NEW YORK (CBSNewYork/AP) — The family of Eric Garner on Tuesday discussed a $5.9 million settlement it reached with the city days before the one-year anniversary of his death.
Tuesday’s news conference included Garner’s family and the Rev. Al Sharpton, who called on New Yorkers to attend a Saturday rally in Cadman Plaza to honor Garner and other victims of police misconduct.
“Money is not justice,” Sharpton said. “Money is a recognition of the loss of the family. But it does not deal with the criminal and other wrongs done to this family and other families.”
“This is not about money. The headlines are ‘the family wanted more money.’ The family wants justice. There’s no argument about money. The argument is about justice, and how you put value on the lives of the family members that have to now survive without Eric alive, his wife, his children,” Sharpton said.
Sharpton and the Garner family members emphasized that Sharpton’s National Action Network wasn’t compensated for their involvement in Garner’s case.
“Let everyone know that NAN did not ask for anything, did not insinuate, did not imply. I do not owe them anything and there will not be a portion given to them,” Garner’s widow Esau said. “[NAN] has done nothing but support us in every way. And we would like to also get the city to continue to support us as we rally and march to continue for justice for my husband, to try to get the prosecutor to prosecute the officers. They deserve to be prosecuted. They treated my husband like an animal, and I think that they give animals more respect than they give humans.”
“This settlement that we get, people walking up and down the street are saying ‘congratulations.’ Don’t congratulate us. This is not a victory,” Garner’s mother Gwen Carr said. “The victory will come when we get justice. Then we want to have a victory party. But now, we still need you all to stand with us as we go forward.”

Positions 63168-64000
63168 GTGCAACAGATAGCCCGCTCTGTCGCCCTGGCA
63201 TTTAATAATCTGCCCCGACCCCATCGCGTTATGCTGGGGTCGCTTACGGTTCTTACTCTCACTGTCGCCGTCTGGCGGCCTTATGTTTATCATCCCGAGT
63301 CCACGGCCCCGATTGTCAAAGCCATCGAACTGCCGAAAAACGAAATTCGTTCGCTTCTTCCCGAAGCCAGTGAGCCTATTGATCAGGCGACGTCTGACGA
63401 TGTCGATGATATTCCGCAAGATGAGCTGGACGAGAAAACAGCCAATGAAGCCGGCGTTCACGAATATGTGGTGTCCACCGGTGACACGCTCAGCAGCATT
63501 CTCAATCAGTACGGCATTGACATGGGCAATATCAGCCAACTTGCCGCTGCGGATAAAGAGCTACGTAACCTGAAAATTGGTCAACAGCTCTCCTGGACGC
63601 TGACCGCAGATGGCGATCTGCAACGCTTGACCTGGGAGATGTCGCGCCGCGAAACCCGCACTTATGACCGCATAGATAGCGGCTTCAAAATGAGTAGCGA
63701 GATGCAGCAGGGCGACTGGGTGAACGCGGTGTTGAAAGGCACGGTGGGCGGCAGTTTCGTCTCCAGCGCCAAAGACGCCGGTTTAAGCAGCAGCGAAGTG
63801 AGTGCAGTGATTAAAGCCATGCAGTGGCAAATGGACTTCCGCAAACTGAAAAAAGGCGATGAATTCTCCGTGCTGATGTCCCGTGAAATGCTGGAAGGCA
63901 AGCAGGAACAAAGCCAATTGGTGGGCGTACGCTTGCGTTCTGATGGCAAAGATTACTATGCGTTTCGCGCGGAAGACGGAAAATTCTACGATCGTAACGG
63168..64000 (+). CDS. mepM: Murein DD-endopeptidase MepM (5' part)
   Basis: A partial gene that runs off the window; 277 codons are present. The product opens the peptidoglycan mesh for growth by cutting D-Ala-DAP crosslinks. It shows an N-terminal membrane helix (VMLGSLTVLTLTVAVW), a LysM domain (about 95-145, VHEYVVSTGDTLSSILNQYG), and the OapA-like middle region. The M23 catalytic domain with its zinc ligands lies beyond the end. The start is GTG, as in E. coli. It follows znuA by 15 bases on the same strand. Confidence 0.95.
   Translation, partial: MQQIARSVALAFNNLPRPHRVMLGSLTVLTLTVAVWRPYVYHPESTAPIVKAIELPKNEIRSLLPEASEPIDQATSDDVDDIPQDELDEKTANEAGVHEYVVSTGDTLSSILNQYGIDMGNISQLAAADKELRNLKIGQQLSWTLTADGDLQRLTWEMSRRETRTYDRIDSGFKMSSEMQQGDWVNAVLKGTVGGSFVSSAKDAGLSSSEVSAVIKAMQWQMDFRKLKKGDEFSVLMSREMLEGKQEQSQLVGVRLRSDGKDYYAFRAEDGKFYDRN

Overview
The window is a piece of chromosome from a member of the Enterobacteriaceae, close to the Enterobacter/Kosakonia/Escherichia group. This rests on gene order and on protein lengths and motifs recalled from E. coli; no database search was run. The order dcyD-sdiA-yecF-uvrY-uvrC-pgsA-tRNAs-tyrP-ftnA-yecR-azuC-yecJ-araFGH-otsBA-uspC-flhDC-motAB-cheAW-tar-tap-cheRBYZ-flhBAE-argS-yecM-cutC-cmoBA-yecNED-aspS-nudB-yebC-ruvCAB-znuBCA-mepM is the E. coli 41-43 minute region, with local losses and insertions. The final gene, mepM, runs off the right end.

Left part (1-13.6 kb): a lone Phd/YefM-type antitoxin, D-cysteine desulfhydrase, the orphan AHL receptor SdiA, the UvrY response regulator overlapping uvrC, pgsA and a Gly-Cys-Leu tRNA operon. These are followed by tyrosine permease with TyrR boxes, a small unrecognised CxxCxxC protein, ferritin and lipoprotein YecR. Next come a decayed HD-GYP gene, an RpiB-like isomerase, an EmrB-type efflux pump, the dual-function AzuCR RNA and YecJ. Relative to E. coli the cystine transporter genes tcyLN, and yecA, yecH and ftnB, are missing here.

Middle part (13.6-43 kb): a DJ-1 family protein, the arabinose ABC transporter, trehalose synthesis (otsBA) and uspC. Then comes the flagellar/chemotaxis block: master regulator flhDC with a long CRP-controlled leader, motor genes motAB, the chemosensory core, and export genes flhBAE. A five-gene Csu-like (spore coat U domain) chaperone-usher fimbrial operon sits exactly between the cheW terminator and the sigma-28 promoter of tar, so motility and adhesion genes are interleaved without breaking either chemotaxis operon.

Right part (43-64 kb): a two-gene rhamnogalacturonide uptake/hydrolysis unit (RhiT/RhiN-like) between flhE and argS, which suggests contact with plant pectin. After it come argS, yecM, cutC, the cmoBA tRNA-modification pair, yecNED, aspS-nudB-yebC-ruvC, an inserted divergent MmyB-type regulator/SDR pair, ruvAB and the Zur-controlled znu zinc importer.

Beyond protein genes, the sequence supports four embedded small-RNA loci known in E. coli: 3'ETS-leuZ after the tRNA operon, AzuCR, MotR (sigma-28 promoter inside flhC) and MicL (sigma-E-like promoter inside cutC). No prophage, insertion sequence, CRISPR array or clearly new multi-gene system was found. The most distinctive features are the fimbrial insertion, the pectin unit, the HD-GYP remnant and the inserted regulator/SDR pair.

“Justice is when somebody is held accountable for what they do,” Garner’s daughter Emerald said. “If you do a crime, you do the time. That’s how it goes, and it’s no excuse.”
The settlement was announced Monday. Garner’s family in October filed a notice of claim, the first step in filing a lawsuit against the city, asking for $75 million.
Ed Mullins, president of the Sergeants Benevolent Association, said the settlement shows a lack of fiscal responsibility by the city and is purely political.
“I just think that it’s sending the wrong message that we have an individual with a criminal background who’s resisting arrest, and we’re now sending a message to criminals that it’s OK to resist arrest and if something bad happens, you’ll get $5 million or more,” he told WCBS 880’s Rich Lamb.
Mullins added that the agreement is out of step with previous settlements.
“Cases are generally evaluated based on an individual’s income, their contribution to society and their future earning potential,” he said. “And if we look at Eric Garner’s background and his earning potential, he’s got a history of 30 arrests. How do we calculate $5 million into that?”